Though the original goal was to reduce the time doctors spend in front of computer screens and clicking through the EHR, the program has found that very act of including a scribe in the exam conversation actually encourages patients to engage more in their care. Without scribes, many doctors will normally make silent notes about exam findings (when glands are swollen, what symptoms they find significant, and so forth) before pronouncing a diagnosis. But when doctors speak their findings out loud for a scribe to record, the patient also hears them, and can offer explanations, related information (“now that you mention it…”), and other insights. Patients know their own bodies even if they don’t always understand the medical implications of what they are experiencing; knowing what the doctor finds noteworthy can unlock diagnostically valuable information—and improve health literacy. Further, scribes can help doctors remember all the topics they had planned to discuss with the patient, such as bringing up resources for smoking cessation or social services. Scribes can even call up relevant health records for the doctor to organically refer to during the exam conversation, without having to make a distracting detour to the computer.


SEHC found that using scribes yielded significant gains in provider satisfaction and productivity. Using an evaluation developed by the UCSF Center for Excellence in Primary Care, SEHC found that providers using scribes were significantly more likely to be satisfied with individual exam visits and to stay on schedule during a patient encounter. The scribes program increased the volume of patients doctors could see by an average of 1.8 per doctor per half-day session. As a result, providers were better able to leave the clinic on time when using a scribe. Providers also felt that the quality of their notes increased when using a scribe, and found that they had more time to devote to other care improvement initiatives, such as population health management. The scribes, meanwhile, reported feeling comfortable, satisfied and useful in their role.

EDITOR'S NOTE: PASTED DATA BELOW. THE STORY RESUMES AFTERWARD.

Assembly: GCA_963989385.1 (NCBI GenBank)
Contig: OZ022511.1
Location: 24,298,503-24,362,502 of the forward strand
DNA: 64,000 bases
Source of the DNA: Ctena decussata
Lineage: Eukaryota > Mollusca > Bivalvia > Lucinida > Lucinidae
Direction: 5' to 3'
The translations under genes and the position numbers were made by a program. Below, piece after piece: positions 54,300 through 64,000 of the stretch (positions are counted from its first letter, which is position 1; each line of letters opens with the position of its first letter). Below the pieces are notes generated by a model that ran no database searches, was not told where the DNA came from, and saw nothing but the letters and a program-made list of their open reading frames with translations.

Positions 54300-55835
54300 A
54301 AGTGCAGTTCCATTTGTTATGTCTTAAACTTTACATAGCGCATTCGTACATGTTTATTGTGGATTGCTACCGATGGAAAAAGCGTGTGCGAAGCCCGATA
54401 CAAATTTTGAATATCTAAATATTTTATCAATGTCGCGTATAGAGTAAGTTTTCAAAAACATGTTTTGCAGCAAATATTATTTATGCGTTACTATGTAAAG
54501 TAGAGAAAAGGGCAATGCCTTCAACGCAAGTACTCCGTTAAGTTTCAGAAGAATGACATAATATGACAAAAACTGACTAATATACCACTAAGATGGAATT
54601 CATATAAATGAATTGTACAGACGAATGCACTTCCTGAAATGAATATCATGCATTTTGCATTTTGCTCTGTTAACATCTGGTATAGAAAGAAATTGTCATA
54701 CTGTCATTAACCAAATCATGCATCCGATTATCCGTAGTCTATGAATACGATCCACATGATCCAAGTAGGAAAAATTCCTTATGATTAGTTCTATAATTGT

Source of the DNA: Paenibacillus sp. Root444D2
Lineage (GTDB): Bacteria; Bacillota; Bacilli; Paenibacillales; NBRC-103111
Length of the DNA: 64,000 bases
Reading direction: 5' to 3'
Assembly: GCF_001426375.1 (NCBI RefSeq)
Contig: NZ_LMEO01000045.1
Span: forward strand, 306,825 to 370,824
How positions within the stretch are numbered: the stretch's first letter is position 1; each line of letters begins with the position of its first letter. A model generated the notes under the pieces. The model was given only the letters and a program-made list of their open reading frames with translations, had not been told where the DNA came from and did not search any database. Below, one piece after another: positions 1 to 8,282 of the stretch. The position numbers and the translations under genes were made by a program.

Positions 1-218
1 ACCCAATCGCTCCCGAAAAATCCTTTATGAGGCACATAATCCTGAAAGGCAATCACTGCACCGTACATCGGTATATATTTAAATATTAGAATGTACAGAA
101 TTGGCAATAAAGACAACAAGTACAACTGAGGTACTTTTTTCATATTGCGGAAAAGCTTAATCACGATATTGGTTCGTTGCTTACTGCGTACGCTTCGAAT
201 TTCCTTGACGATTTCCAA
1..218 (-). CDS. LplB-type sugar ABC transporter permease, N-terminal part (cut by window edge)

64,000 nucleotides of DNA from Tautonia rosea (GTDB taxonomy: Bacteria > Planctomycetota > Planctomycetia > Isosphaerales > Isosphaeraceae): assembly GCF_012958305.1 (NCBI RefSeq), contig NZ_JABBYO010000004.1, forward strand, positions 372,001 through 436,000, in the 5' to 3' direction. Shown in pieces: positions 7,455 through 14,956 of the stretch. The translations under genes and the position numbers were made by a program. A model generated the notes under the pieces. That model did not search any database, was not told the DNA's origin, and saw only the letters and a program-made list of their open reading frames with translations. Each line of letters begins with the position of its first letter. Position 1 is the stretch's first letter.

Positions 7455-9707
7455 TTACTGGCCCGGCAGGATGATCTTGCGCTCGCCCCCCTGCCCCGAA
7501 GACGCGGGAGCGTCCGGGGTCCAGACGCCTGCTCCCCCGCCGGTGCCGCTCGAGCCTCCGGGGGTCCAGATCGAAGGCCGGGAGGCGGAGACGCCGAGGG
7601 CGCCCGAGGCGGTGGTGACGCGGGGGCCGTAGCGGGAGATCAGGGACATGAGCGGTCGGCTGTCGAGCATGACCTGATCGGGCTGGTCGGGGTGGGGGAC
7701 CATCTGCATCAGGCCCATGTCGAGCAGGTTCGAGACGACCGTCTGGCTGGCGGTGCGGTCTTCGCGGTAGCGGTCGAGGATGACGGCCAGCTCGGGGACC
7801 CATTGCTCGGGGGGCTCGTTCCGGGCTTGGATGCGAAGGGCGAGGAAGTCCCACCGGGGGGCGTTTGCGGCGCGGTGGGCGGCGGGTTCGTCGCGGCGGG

What’s Next?

SEHC is currently searching for funding sources to continue supporting and advancing their scribes training program. In the meantime, they have expertise they are willing to share with other health centers looking to start their own scribes program.

Learn More

  • Southeast Health Center, located in the Bayshore neighborhood, is a part of the San Francisco Department of Public Health. Founded in the 1970s and taken over by the city in the 1980s, SEHC has 4800 patients on register. It’s patient population is 60% African-American, and 25% monolingual Spanish-speaking.
  • Download the CEPC toolkit SEHC used to evaluate their program.